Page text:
The new Korando by SsangYong

Strong, cheap and sleek. But is Korea's new kid any good?

Price: £16,995
Engine capacity: 2.0 litre diesel
Top speed (mph): 112
0-62 mph (seconds): 9.9
Fuel economy (mpg): 43.5
CO2 emissions (g/km): 169

The first question I was asked by everyone when I told them that car I was using to bus presents and family around over the Christmas holidays was "A what?"

Indeed, SsangYong is a long way from being a household name in the UK but in October it relaunched with three new models including the new Korando. Despite being one the the bigger brand names below the 38th parallel, SsangYong – which specialises in utility vehicles – has struggled to cement a foothold in the UK in the way in which compatriots Kia and Hyundai have.

A turbulent corporate history hasn't helped, either. After numerous owners and financial problems, a takeover of SsangYong by Indian conglomerate Mahindra and a refunding of the firm that imports the car to Britain have allowed for a much-delayed relaunch.

Indeed, Mahindra has high hopes for the line, hoping to export SUVs built cheaply in India to emerging economies such as Brazil, Chile and Russia. So even if the name SsangYong still gets blank looks from my relatives next Christmas, it's likely to be water off metallic paint.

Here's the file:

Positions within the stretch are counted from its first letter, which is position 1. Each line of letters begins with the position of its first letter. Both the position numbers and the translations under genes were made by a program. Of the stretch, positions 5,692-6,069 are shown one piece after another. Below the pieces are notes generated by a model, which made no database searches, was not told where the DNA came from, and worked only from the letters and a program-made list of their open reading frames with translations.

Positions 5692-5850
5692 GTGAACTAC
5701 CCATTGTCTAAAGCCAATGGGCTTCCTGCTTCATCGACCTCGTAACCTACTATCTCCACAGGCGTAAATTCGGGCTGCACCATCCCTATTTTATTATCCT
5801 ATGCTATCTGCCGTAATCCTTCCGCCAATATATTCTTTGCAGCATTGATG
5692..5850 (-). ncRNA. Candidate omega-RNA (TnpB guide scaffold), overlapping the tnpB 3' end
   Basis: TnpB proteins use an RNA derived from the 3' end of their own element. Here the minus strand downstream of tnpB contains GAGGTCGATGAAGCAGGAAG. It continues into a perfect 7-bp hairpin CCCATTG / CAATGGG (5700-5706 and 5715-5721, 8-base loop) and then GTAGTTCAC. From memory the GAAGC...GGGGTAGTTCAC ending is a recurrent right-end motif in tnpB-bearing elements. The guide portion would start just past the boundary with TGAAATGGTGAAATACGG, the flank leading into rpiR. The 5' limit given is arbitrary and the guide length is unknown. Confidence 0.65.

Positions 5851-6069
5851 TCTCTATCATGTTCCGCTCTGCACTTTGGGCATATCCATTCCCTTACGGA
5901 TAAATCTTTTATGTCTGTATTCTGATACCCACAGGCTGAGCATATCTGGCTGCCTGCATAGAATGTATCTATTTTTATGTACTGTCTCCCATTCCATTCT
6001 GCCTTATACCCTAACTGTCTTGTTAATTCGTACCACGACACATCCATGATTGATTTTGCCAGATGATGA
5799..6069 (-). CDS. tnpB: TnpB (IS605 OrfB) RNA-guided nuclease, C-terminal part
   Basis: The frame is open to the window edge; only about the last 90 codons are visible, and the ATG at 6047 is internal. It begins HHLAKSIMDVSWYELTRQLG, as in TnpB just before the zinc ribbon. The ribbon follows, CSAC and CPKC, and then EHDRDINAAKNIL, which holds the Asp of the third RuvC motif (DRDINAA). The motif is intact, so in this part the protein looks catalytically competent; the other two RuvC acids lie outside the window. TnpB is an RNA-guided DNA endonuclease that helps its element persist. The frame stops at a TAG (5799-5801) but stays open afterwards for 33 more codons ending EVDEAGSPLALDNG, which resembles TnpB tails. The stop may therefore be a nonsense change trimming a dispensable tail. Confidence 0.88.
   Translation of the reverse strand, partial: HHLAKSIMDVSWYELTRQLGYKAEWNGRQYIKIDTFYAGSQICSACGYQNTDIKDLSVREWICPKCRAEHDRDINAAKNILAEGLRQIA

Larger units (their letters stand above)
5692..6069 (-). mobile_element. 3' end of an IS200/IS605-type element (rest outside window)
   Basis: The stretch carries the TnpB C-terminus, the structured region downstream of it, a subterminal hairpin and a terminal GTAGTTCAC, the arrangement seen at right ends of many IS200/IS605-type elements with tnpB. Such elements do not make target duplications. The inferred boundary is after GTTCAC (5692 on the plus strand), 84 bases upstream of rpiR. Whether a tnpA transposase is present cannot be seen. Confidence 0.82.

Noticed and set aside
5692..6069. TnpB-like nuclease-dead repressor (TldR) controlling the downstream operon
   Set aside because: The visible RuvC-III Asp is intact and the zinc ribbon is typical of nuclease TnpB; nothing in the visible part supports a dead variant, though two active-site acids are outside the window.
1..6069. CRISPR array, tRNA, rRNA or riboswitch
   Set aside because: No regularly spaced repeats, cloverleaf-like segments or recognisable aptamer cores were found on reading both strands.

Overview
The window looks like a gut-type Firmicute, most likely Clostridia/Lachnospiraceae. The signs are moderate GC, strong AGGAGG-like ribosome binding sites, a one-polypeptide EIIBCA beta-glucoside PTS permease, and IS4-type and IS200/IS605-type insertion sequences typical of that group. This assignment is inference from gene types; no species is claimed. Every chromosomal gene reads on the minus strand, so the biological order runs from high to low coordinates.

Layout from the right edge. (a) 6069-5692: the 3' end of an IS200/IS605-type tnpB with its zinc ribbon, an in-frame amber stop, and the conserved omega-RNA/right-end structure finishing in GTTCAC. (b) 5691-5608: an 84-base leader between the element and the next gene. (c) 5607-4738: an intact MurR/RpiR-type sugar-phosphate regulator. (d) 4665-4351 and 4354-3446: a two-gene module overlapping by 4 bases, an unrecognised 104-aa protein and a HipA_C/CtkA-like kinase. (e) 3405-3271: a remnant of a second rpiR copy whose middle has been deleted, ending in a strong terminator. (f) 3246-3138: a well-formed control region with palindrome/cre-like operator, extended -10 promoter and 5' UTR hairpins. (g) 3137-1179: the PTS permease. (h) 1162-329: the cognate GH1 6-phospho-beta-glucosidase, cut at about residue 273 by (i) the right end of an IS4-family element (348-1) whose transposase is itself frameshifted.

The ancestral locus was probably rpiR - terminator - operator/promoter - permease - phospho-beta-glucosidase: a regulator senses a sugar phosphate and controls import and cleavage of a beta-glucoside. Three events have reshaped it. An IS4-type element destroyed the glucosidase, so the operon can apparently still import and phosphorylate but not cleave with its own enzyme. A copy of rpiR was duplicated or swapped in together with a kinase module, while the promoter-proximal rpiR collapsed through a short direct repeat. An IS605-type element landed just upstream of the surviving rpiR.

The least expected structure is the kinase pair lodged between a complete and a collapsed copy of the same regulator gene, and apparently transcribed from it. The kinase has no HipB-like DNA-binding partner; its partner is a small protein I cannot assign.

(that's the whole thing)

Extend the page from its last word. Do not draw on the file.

To the car itself then... the Korando is designed by car design hall-of-famer Giorgetto Giugiaro, who's responsible for some of the most memorable cars in history, from the the Fiat Panda and the DeLorean.

And although the new Korando is infinitely sleeker than its predecessor (I spotted one in Warrington last week and it looks like a cardboard box on wheels), it's still fairly indistinct.

But the neat exterior is matched by neat innards. Leather seats come as standard (heated in the EX model) and the dashboard is, while plasticky, sleek enough. Annoyingly, while the seats were comfy, I struggled to find a driving position that allowed me (an average 5ft 11in) properly to see the speedometer past the steering wheel.

One other oddity was the positioning of the roomy back seats. The default setting for which was a bizarrely obtuse angle which made passengers look like they were ascending the first drop of The Big One at Blackpool Pleasure Beach. Of course they were easy to adjust to the right position, but once moved, there was a weird gap between them and the fixed bar where the parcel shelf join would normally be.

The two-litre engine that comes with both the ES and EX models of the car won't attract turned heads on your local high street, obviously, but it's got a decent pull and, if you were looking for an affordable SUV that gave you a decent bit of power to pull a caravan or a trailer, it would do a good job and leave you with money left for a natty awning... or something.

The six-speed manual gearbox has moments of clunkiness and the handling, especially on zippy country roads, felt loose at times but only when pushing at speed. Its emissions – something I'd consider keenly before buying an SUV, if buying one at all – are about average. The EX model I drove put out 169g/km, 20g more than its rival, the Hyundai iEX35.

Also worth noting is a generous five-year unlimited-mileage warranty (though Korean rivals Kia offer a seven). The Korando isn't glamorous by any means, but looks and feels like a big step forward for the new SsangYong.

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